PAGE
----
Rudy Wurlitzer's Flats
March 10, 2007
Since reading Cormac McCarthy’s The Road back a spell, I have been lurchingin rags, without grub, through noxious, stinking piles of irradiated carcassesthrough other works of postapocalyptic literature. First up was Rudy Wurlitzer’s experimental 1970 novel Flats, an exhausted marvel that was reissued about a decade ago by Serpents Tail. Everything has been blasted in this booknot just the land, but the characters, even subjectivity itself. All the aimless wrecks who populate the “story” shuffle through degraded forms of social intercourse in the flats outside some unnamed ruin of a city. They name themselves after U.S. cities, as if the proper names of places whose differences no longer matter are the only way that remains to orient the self, or the confused, zombie-like existential tropisms the self has been reduced to. The narrator, for example, keeps switching between first and third person. As if that weren’t enough, the name of this third person itself changesWitchita, then Mobile, etc.as the narrator picks up new identities and then watches, passively or with irritation, as they run themselves aground or simple fall apart.
The true apocalypse in Flats is the implosion of the human person. Without nostalgia, Wurlitzer submits the self, the flimsy cell of modern consciousness, to entropy. And why not? Don’t you tire of yours, with its endless schemes, plans, and narcissistic fantasies? “The first person,” the narrator writes, “is driving my nose closer and closer to my own asshole.” So divide the first person. Earlier, in his debut Noga masterpiece that reads like Beckett by way of Richard Brautigan and the Fabulous Furry Freak BrothersWurlitzer invokes a character who has gone so far out that he has seemingly dissolved all agency or purposeful action, a wayward knight long past the grail, pushing the edges of language in a world of beach bums and communes and freaky ghost towns.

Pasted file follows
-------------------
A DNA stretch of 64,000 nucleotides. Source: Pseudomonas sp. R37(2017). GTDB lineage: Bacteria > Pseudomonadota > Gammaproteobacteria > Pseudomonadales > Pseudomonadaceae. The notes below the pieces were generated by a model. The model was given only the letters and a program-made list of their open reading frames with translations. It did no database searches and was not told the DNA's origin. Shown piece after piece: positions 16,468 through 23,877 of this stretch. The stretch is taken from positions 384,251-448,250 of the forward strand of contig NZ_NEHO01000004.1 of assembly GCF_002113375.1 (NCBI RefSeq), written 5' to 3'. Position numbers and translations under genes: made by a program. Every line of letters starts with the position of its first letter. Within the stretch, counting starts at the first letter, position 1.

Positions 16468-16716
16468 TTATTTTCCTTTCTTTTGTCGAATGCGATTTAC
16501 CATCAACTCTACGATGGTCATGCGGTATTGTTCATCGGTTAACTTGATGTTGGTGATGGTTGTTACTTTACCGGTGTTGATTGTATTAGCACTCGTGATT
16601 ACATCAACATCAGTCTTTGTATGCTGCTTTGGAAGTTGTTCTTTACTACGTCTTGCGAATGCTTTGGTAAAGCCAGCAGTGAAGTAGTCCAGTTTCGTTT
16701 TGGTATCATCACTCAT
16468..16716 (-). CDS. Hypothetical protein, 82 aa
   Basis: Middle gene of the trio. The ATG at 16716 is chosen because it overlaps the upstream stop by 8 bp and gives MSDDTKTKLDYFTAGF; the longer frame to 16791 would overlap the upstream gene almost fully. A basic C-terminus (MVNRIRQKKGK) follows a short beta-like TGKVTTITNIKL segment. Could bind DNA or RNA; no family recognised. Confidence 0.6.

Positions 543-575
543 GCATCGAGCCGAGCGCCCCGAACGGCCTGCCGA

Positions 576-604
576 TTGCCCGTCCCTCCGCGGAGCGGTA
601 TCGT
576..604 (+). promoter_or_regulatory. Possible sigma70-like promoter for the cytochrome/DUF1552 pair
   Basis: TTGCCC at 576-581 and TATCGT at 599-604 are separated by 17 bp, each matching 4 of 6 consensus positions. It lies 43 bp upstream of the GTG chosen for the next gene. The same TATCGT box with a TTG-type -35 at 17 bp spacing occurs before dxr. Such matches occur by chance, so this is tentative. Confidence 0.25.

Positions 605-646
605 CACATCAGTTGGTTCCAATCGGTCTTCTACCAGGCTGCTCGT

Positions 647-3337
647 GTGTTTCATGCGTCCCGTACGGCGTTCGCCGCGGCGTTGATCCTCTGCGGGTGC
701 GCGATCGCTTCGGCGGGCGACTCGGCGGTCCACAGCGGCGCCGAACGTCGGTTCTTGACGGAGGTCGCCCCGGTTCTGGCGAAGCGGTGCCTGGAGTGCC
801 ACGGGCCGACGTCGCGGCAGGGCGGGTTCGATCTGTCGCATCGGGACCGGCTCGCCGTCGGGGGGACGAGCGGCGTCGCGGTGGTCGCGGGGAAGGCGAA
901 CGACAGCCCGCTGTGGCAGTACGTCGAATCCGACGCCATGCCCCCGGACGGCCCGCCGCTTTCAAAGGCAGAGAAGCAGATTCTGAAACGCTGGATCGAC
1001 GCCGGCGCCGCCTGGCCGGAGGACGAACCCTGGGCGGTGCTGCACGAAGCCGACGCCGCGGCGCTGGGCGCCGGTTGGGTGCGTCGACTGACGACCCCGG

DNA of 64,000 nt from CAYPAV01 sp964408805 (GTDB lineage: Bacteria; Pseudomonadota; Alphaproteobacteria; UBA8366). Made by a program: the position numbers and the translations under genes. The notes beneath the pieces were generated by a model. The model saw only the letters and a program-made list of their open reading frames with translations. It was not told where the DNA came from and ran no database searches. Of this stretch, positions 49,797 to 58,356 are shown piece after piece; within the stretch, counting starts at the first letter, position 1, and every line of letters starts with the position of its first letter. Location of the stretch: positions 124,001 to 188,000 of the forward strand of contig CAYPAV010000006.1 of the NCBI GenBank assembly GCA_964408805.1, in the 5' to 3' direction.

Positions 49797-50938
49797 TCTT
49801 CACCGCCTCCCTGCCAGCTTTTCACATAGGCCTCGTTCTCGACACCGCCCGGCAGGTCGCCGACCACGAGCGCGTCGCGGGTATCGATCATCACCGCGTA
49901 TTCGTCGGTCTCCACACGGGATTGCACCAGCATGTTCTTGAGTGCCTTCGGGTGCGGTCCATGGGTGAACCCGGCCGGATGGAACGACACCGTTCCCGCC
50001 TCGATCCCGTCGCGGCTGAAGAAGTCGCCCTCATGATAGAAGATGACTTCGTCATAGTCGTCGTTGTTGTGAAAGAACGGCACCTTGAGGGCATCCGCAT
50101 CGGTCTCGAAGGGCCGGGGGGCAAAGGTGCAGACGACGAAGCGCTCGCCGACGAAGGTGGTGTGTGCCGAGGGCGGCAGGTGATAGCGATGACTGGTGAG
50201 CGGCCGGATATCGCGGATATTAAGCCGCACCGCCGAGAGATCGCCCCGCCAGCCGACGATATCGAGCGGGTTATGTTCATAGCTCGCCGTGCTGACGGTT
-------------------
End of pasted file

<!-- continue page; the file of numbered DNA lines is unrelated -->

All Wurlitzer’s early fictions are marked by this sense of drift, an aimlessness, once ascetic and funny, that also infuses Two Lane Blacktop, the exceptional 1971 film he wrote for Monte Hellman. Here is a characteristic passage from Flats:
“There is just enough happening. The space behind me comes from everything I’ve learned or failed to learn. We all want to move out, to imprint an image on another space. But there has been nothing established. There has been no adventure. Thank god. We are saved an adventure.”
Readers are saved an adventure as well, and must submit themselves to the minor tribultion of plowing through a plotless fiction that’s so beyond emotional engagement as to make despair no more an option that celebration. But Wurlitzer’s literature of evacuation also has a spiritual dimension, one devoid of myth or hope:
“There is nothing to observe. There is only the light to receive. There is nothing to choose. I have all there is. There is nothing to go toward. I am that direction.”
As a once-countercultural guy interested in the dissolution of the self, Wurlitzer has, not surprisingly, long been drawn to Buddhist practice and thought. He penned the screenplay for Little Buddha, wrote a small and bracing spiritual memoir called Hard Travel to Sacred Places, and begins his upcoming novela mystical western yarn called The Drop Edge of Yonder, that I’ll soon review for Bookforumwith a quote from the Lankavantara Sutra. Wurlitzer is done waiting for God(ot). His post-apocalyptic voids remind me of Bodhidharma’s boundless response to the emperor’s query: what is the first principle of the dharma? “Vast emptiness,” replies the barbarian. “Nothing holy.”
Next up: Miranda Mellis’s new The Revisionist.